After buying a condo in southwest suburban Lemont last fall, Brittainy Barattia not only signed her name on the dotted line, but also her marital status.
“When you sign your homeownership paperwork, there are several times when you have to sign the state of your marital status,” she said. “And they have to read it to you, so it would be like, ‘For Brittainy Barattia, a single woman, Brittainy Barattia, a single woman.’ I’m like, ‘Mmm hmm, I get it. My mom gets it, too — she is hearing you right now.’”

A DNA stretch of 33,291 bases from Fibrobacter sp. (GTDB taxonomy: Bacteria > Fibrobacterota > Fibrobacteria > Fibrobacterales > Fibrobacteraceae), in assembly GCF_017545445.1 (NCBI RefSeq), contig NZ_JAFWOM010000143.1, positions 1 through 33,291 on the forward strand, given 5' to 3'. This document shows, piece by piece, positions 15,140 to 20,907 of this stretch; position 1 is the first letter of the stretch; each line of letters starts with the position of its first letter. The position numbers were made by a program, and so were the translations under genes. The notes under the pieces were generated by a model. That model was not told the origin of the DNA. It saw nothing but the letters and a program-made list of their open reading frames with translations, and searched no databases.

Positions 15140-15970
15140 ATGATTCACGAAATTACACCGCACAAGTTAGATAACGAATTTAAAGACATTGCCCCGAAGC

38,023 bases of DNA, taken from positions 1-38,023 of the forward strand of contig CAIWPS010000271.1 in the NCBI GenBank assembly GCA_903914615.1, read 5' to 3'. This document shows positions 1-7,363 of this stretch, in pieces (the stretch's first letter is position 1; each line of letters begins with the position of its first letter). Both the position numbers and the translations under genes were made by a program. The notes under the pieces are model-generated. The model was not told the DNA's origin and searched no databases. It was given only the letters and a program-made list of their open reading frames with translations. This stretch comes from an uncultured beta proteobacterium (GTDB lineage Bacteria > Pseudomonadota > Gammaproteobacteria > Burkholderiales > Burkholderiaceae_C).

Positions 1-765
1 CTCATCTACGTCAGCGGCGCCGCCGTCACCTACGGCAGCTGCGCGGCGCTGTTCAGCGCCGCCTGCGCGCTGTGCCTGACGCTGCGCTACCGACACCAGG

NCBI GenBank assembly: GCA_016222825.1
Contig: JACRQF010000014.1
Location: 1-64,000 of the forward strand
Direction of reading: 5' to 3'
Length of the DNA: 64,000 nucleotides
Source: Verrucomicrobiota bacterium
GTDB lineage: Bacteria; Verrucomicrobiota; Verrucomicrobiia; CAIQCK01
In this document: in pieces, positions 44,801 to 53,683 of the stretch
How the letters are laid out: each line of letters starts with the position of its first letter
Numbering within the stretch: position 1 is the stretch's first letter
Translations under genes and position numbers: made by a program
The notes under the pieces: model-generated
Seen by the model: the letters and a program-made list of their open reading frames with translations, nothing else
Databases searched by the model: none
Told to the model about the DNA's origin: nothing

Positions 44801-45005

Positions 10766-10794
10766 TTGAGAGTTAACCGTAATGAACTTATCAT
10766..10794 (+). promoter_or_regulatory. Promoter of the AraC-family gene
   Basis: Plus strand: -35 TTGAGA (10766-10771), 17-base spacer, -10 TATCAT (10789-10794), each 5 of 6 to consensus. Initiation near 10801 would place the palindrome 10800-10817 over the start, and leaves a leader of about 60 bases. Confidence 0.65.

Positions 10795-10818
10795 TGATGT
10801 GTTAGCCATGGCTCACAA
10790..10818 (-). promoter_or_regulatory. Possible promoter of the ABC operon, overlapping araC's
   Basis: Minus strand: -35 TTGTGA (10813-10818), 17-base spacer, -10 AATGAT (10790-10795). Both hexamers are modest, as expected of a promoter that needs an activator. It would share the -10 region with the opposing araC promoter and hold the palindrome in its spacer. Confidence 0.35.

Single women in the United States have outpaced single men when it comes to home ownership since the late 1980s, according to U.S. Census Bureau data. But it wasn’t until legal battles and a law guaranteeing equal access to credit passed just a few years earlier that women could buy homes independently.
And among the women who helped